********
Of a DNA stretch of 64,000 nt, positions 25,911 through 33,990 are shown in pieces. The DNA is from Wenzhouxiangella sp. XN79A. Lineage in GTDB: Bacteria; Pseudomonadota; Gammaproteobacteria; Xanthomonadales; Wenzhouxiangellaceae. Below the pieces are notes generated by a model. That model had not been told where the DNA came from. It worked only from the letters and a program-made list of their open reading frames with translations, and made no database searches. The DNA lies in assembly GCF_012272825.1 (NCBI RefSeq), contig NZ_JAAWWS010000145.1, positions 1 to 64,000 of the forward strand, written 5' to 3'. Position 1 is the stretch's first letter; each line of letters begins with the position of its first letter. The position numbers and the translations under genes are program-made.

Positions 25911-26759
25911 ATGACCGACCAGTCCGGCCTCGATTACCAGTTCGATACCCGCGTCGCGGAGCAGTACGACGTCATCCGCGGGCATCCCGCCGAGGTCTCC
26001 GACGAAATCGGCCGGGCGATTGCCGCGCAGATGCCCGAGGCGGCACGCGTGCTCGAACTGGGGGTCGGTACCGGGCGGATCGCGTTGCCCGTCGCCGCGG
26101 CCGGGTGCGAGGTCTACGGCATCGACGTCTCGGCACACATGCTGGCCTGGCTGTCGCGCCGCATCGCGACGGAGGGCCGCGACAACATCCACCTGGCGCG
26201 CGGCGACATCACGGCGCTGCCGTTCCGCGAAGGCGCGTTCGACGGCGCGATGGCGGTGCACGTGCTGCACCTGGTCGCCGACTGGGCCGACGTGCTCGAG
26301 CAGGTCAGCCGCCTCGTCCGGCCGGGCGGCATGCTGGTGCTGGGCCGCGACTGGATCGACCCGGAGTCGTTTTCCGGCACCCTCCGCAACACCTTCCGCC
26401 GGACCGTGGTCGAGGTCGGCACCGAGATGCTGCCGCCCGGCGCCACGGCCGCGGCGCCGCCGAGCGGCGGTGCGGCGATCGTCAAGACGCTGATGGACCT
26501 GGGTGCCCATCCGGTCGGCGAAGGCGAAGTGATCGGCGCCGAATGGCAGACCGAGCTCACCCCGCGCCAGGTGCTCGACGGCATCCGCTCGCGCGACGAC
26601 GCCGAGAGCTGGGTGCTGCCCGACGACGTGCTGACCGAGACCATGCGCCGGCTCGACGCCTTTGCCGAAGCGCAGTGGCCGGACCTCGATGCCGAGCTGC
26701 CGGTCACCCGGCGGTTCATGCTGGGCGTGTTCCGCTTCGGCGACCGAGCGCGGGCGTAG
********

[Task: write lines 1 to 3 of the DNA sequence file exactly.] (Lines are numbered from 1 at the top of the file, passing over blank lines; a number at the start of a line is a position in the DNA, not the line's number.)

Of a DNA stretch of 64,000 nt, positions 25,911 through 33,990 are shown in pieces. The DNA is from Wenzhouxiangella sp. XN79A. Lineage in GTDB: Bacteria; Pseudomonadota; Gammaproteobacteria; Xanthomonadales; Wenzhouxiangellaceae. Below the pieces are notes generated by a model. That model had not been told where the DNA came from. It worked only from the letters and a program-made list of their open reading frames with translations, and made no database searches. The DNA lies in assembly GCF_012272825.1 (NCBI RefSeq), contig NZ_JAAWWS010000145.1, positions 1 to 64,000 of the forward strand, written 5' to 3'. Position 1 is the stretch's first letter; each line of letters begins with the position of its first letter. The position numbers and the translations under genes are program-made.

Positions 25911-26759
25911 ATGACCGACCAGTCCGGCCTCGATTACCAGTTCGATACCCGCGTCGCGGAGCAGTACGACGTCATCCGCGGGCATCCCGCCGAGGTCTCC